by Ken Trivette

This content is part of a series.

Barabbas: A Murderer Who Was Set Free (9 of 18)
Series: Getting Acquainted With People of the New Testament
Ken Trivette
Mark 15:6-15


1. The Reputation of Barabbas

a) The Crowd in Which He was Associated
b) The Crimes for Which He was Arrested

2. The Release of Barabbas

a) The Fate of Barabbas
b) The Freedom of Barabbas

3. The Reaction of Barabbas

a) How Careless He Was to What Happened
b) How Changed He Was by What Happened

One of the special privileges granted to the President of the United States is the power to pardon. A Presidential Pardon is absolute and cannot be overturned by either the courts or Congress. The first presidential pardon, and the first that overturned an impending death sentence, was given by George Washington in 1791. He pardoned and granted amnesty to those who had participated in the Whiskey Rebellion, a protest against the tax that Congress had placed on whiskey sales. The government had to call in troops to put down the rebellion and the leaders of the uprising were convicted of treason.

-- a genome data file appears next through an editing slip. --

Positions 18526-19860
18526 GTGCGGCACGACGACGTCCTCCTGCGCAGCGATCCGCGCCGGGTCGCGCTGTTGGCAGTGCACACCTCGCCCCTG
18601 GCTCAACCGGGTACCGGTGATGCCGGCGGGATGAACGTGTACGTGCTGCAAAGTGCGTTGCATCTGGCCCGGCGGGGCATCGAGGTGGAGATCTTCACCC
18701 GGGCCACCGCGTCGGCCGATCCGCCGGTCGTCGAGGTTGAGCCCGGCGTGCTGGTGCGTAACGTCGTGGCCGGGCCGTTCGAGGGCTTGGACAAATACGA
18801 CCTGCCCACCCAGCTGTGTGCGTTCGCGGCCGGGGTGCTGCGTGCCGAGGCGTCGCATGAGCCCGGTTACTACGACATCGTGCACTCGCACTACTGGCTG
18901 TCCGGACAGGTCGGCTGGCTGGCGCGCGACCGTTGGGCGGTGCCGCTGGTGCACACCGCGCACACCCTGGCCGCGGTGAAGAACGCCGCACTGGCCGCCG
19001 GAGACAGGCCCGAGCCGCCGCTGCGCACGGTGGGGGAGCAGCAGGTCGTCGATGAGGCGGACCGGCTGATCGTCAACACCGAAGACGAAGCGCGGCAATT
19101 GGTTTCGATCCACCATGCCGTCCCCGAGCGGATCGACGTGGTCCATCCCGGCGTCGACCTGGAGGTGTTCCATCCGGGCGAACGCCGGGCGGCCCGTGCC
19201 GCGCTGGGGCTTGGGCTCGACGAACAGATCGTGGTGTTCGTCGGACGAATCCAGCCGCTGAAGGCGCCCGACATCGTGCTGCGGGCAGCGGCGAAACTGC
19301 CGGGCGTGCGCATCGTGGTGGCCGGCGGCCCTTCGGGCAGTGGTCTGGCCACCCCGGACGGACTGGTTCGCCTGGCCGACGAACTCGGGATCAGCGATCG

One of the most controversial presidential pardons was issued by Richard Nixon in 1971. Nixon received a promise from Jimmy Hoffa that he would not engage in the direct or indirect management of any labor organization. After getting Hoffa's promise, Nixon pardoned the jury tampering conviction that had sent Hoffa to prison.

Perhaps the most famous presidential pardon was Gerald Ford's pardon of Richard Nixon. Nixon had resigned from office as a result of the Watergate scandal. It was widely believed that he was facing criminal prosecution for his participation in the events. Ford told the American public that it was a scandal that could go on and on and that only he ''could write the end of it.''
No president in history made use of the Presidential Pardon as Bill Clinton. On his last day in office, he issued 140 pardons, one for his half-brother, Roger Clinton, of drug charges for which he had already served ...

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